Good and Bad Proteins: Do they Exist?
“Is there such a thing as good and bad protein, or does it not matter where you get it from, as long as you hit your goal?”
In short, yes there is. But what determines which are the best sources of protein?
Certain proteins are higher quality because they are more bio-available. Bioavailability (biological availability) is the proportion of a nutrient in food that is utilised for normal body functions (Encyclopedia of Food Sciences and Nutrition (Second Edition, 2003).
For example, egg whites and dairy are classed as more bioavailable because they have a big amino acid profile, and are therefore higher quality proteins.
But really, the main thing you need to consider is the total number of protein you consume by the end of the day, and whether you’re eating over 1 gram of protein per lbs of body fat. If you’re eating this much protein, then all your bases really are covered, because you’re kind of eating more than you need.
Saying this, studies have shown that animal sources of protein are generally considered a superior source when compared to plant proteins. But if you are on a plant based diet, you will be more than fine by hitting your target intake, as well as getting your proteins from a wide variety of sources.
In general, animal-based foods are recognised as a superior source of protein because they have a complete composition of essential amino acids, with high digestibility (>90%) and bioavailability. Animal proteins have higher PDCAA scores than plants, suggesting greater efficiency in muscle anabolic processes. For example, proteins found in milk, whey, egg, casein and beef have the highest score (1.0), while scores for plant-based proteins are as follows: soy (0.91), pea (0.67), oat (0.57) and whole wheat (0.45).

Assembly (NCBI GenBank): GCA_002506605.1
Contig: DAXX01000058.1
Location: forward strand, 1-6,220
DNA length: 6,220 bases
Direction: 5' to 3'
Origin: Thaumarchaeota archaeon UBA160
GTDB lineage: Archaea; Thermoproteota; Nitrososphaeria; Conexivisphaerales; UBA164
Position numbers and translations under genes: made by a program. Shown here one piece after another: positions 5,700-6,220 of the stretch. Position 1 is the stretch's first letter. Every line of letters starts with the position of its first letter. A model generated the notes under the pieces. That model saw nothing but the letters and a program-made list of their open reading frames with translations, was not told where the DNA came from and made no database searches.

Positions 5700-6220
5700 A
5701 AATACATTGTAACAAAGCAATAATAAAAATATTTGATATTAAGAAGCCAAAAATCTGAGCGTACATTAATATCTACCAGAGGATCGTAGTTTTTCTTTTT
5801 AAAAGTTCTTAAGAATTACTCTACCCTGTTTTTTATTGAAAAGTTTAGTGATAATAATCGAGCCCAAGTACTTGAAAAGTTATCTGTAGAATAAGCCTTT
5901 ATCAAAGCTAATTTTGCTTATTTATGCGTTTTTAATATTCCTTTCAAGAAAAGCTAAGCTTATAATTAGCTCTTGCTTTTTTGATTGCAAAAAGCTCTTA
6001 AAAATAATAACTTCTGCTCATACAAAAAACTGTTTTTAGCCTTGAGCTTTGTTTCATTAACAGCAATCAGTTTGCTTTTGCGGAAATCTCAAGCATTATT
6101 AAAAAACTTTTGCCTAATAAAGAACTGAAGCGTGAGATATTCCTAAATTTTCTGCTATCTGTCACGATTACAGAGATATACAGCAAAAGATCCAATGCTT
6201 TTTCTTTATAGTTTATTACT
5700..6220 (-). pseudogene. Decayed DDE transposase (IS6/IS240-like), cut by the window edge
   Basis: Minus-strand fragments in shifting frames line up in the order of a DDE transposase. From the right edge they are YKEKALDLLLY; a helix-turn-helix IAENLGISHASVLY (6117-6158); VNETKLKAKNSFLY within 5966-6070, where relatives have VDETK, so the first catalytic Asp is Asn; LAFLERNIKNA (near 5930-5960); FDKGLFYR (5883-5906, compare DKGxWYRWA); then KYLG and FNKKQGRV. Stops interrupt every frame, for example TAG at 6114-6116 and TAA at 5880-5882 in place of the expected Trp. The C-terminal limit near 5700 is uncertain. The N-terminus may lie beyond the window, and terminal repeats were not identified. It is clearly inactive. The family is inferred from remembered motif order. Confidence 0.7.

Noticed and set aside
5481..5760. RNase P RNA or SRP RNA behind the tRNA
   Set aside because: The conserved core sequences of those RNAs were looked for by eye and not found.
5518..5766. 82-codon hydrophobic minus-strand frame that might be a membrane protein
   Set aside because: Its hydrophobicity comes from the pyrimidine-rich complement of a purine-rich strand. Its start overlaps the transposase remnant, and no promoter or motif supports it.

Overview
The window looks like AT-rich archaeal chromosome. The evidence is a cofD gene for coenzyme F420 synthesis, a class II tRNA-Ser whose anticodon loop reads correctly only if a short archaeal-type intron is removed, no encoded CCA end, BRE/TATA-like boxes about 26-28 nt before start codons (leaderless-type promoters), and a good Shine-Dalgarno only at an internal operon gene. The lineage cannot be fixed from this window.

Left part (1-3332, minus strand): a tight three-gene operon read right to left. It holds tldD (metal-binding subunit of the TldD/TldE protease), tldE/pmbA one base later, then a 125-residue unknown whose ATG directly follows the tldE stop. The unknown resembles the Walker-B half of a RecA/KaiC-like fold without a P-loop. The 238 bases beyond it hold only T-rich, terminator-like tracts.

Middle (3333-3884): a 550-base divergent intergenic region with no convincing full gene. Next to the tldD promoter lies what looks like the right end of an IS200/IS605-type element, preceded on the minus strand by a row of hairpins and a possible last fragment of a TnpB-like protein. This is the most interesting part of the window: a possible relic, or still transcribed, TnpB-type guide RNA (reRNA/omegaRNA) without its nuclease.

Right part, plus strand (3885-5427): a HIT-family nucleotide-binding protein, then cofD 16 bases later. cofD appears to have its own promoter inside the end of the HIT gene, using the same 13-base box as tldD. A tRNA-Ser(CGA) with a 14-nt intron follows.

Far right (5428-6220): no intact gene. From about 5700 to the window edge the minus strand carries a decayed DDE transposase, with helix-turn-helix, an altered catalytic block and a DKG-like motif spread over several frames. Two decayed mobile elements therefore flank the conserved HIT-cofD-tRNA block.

‘Protein – Which is Best?’, Hoffman et al. 2004
A widespread intake of protein will ensure you consume all the amino acids you need to.
Eating legumes (beans and peas), nuts, seeds, whole grains, and other plant-based sources of protein is a win for your health and the health of the planet. If most of your protein comes from plants, make sure that you mix up your sources so no “essential” components of protein are missing.
The Nutrition Source, 2019
Rice Protein Isolate (RPI) has got to be one the best vegan protein sources. This study showed that RPI has similar benefits Whey Protein Isolate (WPI) when it comes to protein synthesis, where ‘on an individual amino acid basis, WPI and RPI showed bioequivalency’.
So again protein quality is, of course, a real thing. However, if you’re eating enough protein overall, that’s what’s really gonna matter.
So again, vegans.. go easy on me. I’m with you guys! As long as you’re hitting your macros, it’s all good.
Caballero, B., Trugo, L. and Finglas, P. (2003). Encyclopedia of Food Sciences and Nutrition. 2nd ed. Amsterdam: Academic Press.
Jay R. Hoffman, M. (2004). Protein – Which is Best?. [online] PubMed Central (PMC). Available at: https://www.ncbi.nlm.nih.gov/pmc/articles/PMC3905294/ [Accessed 31 Jan. 2020].
Sciencedirect.com. (2019). Bioavailability – an overview | ScienceDirect Topics. [online] Available at: https://www.sciencedirect.com/topics/medicine-and-dentistry/bioavailability [Accessed 31 Jan. 2020].
The Nutrition Source. (2019). Protein. [online] Available at: https://www.hsph.harvard.edu/nutritionsource/what-should-you-eat/protein/ [Accessed 31 Jan. 2020].